“It felt like I had come to work somewhere really special…”
19 April 2022
Di Downs, who currently looks after Falmouth’s Textiles and Dress Collection, recalls the opening of the University’s Design Centre in 2003 – a milestone moment in the evolution of our Fashion & Textiles Institute.
Until 20 years ago, Falmouth’s Textile Design students were familiar with simple studio surroundings in what was Tremough Convent School’s old school hall and gym. Everything changed with the multimillion-pound development of the Penryn site, which gave them access to cutting-edge facilities when the Design Centre doors finally opened.
“It was a wonderful moment,” says Di, who recalls the many months of mud and disruption prior to that as building works progressed. “On the Friday before term started, the building had yet to be finally handed over and the furniture put in place. As staff, we spent most of that weekend working flat out, in hard hats and steel toe-capped boots, getting everything ready, and somehow the handover was completed. When the students walked in, they stood stock still and gazed around, quite literally in awe. They were incredibly impressed.”
When the students walked in, they stood stock still and gazed around, quite literally in awe. They were incredibly impressed.
Di’s own story at Falmouth stretches back to 1990, when she joined the School of Art & Design to teach pattern cutting, fashion manufacturing and business studies on what was then a national diploma in Fashion.
“It felt like I had come to work somewhere really special, I think partly due to the semi-tropical vegetation and the range of old and new buildings on the Falmouth campus,” she says. “I was particularly impressed by the food in the canteen (everyone remembers that), as it was mostly homemade and excellent. Most of us took a morning coffee break, an hour for lunch and sometimes an afternoon break as well if we weren’t too busy. Staff would join each other at the lunch table and, believe it or not, sometimes talk about art.
“Bread was baked fresh every day and cakes came out of the oven at 3pm,” says Di. “From our studio window we could see into the kitchen and find out what the day’s cake was. There was the occasional stampede if it turned out to be chocolate.”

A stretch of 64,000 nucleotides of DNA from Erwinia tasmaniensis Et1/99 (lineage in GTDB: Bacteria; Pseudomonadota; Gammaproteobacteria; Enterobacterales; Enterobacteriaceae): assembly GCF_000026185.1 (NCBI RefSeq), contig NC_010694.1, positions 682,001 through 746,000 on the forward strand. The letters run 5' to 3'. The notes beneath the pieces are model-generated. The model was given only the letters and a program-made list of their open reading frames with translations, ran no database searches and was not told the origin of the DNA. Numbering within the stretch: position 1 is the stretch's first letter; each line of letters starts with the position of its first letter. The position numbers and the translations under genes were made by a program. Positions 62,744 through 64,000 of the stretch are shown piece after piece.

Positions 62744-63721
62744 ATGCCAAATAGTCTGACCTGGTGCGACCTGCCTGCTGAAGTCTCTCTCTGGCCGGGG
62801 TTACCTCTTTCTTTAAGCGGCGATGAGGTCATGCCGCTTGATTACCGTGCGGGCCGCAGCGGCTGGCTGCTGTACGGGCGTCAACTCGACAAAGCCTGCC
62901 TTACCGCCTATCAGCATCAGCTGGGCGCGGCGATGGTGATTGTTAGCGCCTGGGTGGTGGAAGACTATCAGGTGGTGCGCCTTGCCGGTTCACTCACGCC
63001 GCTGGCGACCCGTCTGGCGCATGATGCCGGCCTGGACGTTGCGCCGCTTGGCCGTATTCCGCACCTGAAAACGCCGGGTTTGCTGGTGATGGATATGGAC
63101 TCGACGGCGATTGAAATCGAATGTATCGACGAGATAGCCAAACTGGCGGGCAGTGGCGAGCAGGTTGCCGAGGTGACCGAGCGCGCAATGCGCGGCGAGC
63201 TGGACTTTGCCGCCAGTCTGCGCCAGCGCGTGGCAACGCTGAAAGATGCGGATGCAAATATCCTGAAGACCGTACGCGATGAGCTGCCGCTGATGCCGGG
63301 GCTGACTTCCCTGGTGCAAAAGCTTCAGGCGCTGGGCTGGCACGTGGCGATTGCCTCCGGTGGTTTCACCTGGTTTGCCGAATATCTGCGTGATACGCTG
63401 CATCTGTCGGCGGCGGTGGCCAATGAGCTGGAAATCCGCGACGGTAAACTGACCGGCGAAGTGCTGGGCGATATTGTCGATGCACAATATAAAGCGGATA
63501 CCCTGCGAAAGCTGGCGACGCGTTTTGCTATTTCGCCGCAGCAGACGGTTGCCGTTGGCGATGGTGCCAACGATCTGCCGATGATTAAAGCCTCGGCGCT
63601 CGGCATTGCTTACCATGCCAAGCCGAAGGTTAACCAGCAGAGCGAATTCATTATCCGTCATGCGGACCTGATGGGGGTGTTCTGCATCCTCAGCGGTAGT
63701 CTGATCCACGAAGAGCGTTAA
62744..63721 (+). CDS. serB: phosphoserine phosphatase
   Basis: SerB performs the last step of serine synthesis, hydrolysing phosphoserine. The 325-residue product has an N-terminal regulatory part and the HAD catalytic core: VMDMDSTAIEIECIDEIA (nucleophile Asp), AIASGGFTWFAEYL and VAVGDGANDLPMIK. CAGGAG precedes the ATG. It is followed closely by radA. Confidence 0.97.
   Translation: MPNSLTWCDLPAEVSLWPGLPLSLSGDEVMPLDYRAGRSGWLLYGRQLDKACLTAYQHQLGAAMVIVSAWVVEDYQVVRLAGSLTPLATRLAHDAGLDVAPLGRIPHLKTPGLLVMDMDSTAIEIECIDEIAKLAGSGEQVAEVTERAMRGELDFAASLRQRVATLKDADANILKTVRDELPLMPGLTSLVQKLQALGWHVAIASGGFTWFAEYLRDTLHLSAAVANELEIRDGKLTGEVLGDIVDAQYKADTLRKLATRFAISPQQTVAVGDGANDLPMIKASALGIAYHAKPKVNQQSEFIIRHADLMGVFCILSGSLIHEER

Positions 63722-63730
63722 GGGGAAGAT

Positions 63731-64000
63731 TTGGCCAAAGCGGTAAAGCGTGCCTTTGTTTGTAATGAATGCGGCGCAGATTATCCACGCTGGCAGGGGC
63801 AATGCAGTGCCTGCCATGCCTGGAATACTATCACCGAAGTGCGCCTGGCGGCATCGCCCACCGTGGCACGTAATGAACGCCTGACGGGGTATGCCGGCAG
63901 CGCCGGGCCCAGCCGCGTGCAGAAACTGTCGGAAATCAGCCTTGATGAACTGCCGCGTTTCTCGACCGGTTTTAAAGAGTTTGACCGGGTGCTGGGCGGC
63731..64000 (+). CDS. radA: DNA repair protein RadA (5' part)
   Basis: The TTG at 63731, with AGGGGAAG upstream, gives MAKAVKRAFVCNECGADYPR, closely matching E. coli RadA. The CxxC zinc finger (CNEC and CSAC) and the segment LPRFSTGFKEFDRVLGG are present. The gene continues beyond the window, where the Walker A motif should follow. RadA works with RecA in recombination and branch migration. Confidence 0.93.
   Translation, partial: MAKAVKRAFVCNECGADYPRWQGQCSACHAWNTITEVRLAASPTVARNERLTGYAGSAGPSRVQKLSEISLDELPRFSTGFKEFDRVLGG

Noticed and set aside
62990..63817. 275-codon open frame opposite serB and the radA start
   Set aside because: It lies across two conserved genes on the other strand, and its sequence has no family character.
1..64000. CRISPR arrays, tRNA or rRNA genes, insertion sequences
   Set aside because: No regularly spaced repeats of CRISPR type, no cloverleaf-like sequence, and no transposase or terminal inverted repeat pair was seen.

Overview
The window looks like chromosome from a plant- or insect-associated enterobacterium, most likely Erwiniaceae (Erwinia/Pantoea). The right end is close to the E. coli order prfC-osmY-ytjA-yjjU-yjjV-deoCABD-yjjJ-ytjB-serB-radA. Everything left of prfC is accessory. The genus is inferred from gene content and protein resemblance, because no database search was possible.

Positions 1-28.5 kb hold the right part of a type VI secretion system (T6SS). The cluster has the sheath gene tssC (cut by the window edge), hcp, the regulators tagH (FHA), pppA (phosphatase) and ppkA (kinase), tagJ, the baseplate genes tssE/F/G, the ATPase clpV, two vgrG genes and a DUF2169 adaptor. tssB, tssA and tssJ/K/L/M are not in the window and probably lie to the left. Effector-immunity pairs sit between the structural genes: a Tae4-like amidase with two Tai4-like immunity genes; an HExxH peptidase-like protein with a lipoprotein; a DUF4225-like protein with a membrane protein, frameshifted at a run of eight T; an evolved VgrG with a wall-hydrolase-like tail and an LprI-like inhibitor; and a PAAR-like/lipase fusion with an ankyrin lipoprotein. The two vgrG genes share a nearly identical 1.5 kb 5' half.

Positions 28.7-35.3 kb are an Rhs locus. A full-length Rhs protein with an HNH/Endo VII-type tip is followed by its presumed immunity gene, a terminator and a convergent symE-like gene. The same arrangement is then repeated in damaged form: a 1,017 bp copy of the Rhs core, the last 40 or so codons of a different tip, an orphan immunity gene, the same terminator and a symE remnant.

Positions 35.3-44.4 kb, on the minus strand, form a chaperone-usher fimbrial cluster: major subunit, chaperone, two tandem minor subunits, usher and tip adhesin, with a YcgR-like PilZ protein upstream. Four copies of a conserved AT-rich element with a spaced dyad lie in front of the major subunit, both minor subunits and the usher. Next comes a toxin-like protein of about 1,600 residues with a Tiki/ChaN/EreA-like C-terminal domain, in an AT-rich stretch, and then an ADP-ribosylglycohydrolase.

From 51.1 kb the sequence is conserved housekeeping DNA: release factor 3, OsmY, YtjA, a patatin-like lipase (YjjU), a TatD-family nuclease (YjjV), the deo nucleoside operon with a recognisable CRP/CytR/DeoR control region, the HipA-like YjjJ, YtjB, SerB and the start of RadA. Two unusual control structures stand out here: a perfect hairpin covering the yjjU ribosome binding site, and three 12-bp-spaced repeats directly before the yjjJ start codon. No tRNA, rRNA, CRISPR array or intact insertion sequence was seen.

Di also recalls the end-of-term Christmas dinners for both staff and students, where everyone dressed up and tables were laden with bottles of wine.
“Even better was the afternoon cabaret in what was once the cinema behind the canteen at Woodlane, where staff and, I think, students, too, would put on a show,” she says. “It made you realise how fabulously talented so many people were, often in unexpected ways.”
The students are without doubt as creative, talented and varied in outlook as ever, but I hope that they’re now much more aware about issues of equality and sustainability than we were in those days.
Di, who now curates the content of the collection she has developed for the Fashion & Textiles Institute, has taught in various creative disciplines over the years – including graphic design, creative advertising and photography. Notably, she co-wrote the Textile Design BA with Jane Chetwynd, in 1999, and was instrumental in the delivery of the course over the next two decades. How has she seen things evolve?
“The students are without doubt as creative, talented and varied in outlook as ever, but I hope that they’re now much more aware about issues of equality and sustainability than we were in those days,” she says. “In the early nineties, it was still common for cultural appropriation not only to go completely unchecked, but to be encouraged.
“It has been a common theme in the industry and we’re only now beginning to see change,” says Di. “I know that my colleagues are going to great efforts to improve the way that emerging fashion designers interact with the world – and students are responding brilliantly to the challenge.”